I really like my job. I have never regretted choosing to spend my career as a psychologist in a very rural area. I work at a regional mental health center, one of eight in my state. Every center has psychologists and other mental health professionals. At the present time, there are 12 openings for psychologists at these centers, and it is extremely hard to fill positions. I find this hard to understand, as I can’t think of a better situation in which to practice. One has the support of colleagues, professional autonomy, people who do all the billing, good benefits, and the opportunity to treat just about every mental health condition in the DSM-5. Heck, at many agencies you can even get your student loans repaid through a federal program to entice professionals to under served areas. We have one opening for a psychologist at my agency. I am the only full-time psychologist there.
Due to historical factors too complicated to go into, the supervisor of psychologists at my agency serves two agencies, my agency and the one in Bismarck, necessitating that person drive 200 miles round trip once a week to oversee things out here, and spending one night in our town. Several other administrators do the same thing. My supervisor recently quit to move to another center, so my agency and the one in Bismarck are currently without a supervising psychologist. I applied for the supervisor’s job and interviewed for it last week.
The supervisor’s position is mainly administrative. There are hours worth of administrative meetings at each agency and I would have to go to all of them at both places if I were in the supervisor’s position. I would have to spend one night and two days a week in Bismarck, driving 200 miles round trip, often in poor weather. I would also not be able to see many, if any, clients, and would have no time to do psychological evaluations. The pay isn’t that much higher. Since I am the only full-time psychologist at my agency, there would be virtually no psychology services there. Why on earth did I apply for the supervisor’s position?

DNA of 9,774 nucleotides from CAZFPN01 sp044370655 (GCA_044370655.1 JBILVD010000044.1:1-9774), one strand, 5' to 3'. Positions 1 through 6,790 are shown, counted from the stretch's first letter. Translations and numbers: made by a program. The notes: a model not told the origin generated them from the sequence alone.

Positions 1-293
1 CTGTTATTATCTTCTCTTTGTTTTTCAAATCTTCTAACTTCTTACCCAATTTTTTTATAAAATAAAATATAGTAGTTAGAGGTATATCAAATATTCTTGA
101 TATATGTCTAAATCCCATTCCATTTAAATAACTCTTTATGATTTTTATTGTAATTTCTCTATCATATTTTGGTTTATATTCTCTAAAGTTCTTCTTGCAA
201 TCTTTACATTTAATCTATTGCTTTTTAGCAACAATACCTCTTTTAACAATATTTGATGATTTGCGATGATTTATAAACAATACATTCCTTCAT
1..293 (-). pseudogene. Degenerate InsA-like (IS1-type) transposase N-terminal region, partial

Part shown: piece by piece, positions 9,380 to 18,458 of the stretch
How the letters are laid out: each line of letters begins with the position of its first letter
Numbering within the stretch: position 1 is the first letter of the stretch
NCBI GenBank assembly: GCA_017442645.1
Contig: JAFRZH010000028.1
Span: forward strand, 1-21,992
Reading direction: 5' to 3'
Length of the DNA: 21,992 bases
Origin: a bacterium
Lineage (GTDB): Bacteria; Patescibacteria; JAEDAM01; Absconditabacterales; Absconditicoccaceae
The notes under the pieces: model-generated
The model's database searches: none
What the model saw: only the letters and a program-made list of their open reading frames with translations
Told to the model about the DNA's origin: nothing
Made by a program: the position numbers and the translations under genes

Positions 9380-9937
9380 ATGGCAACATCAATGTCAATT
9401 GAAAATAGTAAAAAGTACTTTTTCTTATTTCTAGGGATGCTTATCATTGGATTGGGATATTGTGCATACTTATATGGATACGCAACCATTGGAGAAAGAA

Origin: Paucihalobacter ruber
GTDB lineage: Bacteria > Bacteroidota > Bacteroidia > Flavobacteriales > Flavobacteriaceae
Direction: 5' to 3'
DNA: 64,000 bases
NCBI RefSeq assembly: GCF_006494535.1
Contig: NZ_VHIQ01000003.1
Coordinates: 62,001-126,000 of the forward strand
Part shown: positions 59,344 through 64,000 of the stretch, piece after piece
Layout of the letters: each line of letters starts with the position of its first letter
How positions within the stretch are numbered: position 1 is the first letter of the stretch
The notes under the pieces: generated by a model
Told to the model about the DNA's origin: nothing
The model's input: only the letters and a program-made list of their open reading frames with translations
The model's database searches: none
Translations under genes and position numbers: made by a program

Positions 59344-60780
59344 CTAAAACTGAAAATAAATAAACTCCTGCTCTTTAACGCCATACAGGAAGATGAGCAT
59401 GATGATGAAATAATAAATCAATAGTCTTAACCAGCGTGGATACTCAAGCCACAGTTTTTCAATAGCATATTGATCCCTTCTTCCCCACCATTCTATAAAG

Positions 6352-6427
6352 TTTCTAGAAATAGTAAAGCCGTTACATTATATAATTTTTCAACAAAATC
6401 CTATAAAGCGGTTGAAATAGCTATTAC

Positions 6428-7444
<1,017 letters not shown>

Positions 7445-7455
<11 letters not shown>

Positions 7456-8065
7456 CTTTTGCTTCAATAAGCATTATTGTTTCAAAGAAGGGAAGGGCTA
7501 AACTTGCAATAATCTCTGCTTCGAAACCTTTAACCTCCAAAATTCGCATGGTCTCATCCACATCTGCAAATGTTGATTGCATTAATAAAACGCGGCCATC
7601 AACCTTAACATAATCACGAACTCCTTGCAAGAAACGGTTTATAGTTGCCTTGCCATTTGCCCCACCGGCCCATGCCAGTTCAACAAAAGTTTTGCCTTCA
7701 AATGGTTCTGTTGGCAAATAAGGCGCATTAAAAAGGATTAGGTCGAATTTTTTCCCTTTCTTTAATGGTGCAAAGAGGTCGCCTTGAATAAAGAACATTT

I am at the point where I don’t want someone younger and less experienced than I am telling me what to do. I want to be able to exercise some power in decision-making and policy. I interviewed in Bismarck for the position last week. Everyone was kind and congenial, all people I knew and had worked with before. It struck me that I was the oldest person in the room. I was the only applicant for the job. After a weekend of thinking and discussion with Husband, I withdrew my application.
I decided that power and control are pretty illusory, that I can tolerate a supervisor younger than I am, even if they turn out to be a knucklehead, and that I would go bats sitting through endless meetings. I want to see clients and do evaluations. The folks who interviewed me were very understanding. It would be endless headaches for them to make sure that the services I provide now were continued if I had accepted the new position. I noticed an instant reduction in stress and heaviness after I made my decision to stay as I am. Now if we can only convince young professionals that a rural practice can be even more satisfying than city life with its amenities.
What factors are important to you in making your work satisfying, or at least tolerable?